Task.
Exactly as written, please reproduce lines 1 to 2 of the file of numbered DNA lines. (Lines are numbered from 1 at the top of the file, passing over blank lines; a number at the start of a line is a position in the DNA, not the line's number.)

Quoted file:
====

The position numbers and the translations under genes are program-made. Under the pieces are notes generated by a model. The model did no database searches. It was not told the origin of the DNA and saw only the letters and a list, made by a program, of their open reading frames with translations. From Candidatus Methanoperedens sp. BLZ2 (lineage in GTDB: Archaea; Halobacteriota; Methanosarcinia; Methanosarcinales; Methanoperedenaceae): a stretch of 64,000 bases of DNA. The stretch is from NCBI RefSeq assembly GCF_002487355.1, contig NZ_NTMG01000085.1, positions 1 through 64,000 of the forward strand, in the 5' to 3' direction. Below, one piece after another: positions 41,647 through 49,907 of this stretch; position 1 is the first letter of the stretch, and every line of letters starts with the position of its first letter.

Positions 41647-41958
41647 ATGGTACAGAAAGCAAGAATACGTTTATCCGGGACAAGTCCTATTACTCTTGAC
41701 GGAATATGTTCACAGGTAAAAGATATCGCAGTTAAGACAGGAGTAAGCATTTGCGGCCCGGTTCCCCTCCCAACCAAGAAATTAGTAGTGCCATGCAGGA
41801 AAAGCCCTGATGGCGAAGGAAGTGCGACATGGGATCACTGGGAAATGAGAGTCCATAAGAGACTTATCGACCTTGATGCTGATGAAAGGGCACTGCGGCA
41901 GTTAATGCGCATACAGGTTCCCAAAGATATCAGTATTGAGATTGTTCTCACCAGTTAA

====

The position numbers and the translations under genes are program-made. Under the pieces are notes generated by a model. The model did no database searches. It was not told the origin of the DNA and saw only the letters and a list, made by a program, of their open reading frames with translations. From Candidatus Methanoperedens sp. BLZ2 (lineage in GTDB: Archaea; Halobacteriota; Methanosarcinia; Methanosarcinales; Methanoperedenaceae): a stretch of 64,000 bases of DNA. The stretch is from NCBI RefSeq assembly GCF_002487355.1, contig NZ_NTMG01000085.1, positions 1 through 64,000 of the forward strand, in the 5' to 3' direction. Below, one piece after another: positions 41,647 through 49,907 of this stretch; position 1 is the first letter of the stretch, and every line of letters starts with the position of its first letter.

Positions 41647-41958